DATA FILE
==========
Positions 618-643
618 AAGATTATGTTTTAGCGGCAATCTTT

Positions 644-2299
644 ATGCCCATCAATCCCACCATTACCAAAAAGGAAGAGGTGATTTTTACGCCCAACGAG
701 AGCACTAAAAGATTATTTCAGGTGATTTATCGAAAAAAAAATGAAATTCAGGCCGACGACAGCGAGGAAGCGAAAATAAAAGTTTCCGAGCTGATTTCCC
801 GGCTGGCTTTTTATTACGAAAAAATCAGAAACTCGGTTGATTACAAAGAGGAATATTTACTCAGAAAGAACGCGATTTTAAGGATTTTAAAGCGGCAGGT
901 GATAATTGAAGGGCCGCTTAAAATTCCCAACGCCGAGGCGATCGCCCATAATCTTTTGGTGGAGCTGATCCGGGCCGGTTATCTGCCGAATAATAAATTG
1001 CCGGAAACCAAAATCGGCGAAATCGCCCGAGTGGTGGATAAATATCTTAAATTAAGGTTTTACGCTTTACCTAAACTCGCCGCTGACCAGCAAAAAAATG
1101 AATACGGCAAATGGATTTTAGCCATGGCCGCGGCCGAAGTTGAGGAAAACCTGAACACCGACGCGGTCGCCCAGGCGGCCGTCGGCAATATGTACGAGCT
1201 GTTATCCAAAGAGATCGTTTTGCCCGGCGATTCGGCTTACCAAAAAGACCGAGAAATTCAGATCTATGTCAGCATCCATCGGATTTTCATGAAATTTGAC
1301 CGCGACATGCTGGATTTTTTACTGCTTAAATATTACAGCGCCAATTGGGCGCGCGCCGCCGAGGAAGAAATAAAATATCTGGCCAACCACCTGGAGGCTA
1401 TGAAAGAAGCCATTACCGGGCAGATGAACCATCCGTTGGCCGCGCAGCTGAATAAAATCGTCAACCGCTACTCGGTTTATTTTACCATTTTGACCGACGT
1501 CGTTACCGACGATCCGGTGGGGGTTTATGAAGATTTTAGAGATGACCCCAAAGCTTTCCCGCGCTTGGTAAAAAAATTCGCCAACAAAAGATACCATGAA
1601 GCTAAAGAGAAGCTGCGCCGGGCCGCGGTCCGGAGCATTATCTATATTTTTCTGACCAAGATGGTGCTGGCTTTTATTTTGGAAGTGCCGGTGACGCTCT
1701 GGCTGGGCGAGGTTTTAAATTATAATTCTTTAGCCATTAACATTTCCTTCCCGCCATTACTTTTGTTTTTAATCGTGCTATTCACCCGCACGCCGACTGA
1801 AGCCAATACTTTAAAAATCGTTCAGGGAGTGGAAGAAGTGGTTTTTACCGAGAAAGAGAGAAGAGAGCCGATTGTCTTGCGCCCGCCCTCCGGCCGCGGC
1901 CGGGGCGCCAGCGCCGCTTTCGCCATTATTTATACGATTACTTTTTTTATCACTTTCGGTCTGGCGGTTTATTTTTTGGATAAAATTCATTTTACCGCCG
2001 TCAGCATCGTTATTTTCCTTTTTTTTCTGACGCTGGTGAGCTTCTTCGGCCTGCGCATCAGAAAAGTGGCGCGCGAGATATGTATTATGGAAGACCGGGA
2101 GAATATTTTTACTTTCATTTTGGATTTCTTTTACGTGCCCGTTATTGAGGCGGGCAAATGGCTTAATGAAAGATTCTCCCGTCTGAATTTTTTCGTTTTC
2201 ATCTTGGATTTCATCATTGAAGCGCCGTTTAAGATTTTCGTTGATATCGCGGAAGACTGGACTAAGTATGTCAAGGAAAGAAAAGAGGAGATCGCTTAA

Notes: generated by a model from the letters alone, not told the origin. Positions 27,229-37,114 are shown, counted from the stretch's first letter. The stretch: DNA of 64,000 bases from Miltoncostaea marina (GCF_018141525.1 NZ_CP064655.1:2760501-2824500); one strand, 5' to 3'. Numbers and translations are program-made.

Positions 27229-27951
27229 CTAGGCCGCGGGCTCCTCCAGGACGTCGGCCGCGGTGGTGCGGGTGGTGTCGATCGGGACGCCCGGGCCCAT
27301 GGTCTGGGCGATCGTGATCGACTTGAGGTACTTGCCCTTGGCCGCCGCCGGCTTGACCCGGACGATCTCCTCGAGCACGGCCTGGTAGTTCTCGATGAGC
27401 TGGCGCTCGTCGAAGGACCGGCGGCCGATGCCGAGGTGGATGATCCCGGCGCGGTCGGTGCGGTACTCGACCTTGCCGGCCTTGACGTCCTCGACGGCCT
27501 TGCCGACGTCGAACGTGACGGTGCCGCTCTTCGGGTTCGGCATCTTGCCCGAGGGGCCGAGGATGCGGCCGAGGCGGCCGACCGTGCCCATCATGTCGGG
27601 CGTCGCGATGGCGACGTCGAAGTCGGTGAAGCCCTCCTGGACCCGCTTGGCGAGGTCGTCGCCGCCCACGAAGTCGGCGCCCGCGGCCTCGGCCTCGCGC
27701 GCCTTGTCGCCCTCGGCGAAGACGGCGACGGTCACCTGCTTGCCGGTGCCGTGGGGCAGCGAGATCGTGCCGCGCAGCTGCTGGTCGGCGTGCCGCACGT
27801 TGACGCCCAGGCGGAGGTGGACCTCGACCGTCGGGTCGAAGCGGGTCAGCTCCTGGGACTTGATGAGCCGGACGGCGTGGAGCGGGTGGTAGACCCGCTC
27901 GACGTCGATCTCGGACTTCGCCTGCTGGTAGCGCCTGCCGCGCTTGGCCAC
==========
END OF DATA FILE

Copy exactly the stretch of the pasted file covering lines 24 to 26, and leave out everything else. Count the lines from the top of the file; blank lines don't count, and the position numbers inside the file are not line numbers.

27301 GGTCTGGGCGATCGTGATCGACTTGAGGTACTTGCCCTTGGCCGCCGCCGGCTTGACCCGGACGATCTCCTCGAGCACGGCCTGGTAGTTCTCGATGAGC
27401 TGGCGCTCGTCGAAGGACCGGCGGCCGATGCCGAGGTGGATGATCCCGGCGCGGTCGGTGCGGTACTCGACCTTGCCGGCCTTGACGTCCTCGACGGCCT
27501 TGCCGACGTCGAACGTGACGGTGCCGCTCTTCGGGTTCGGCATCTTGCCCGAGGGGCCGAGGATGCGGCCGAGGCGGCCGACCGTGCCCATCATGTCGGG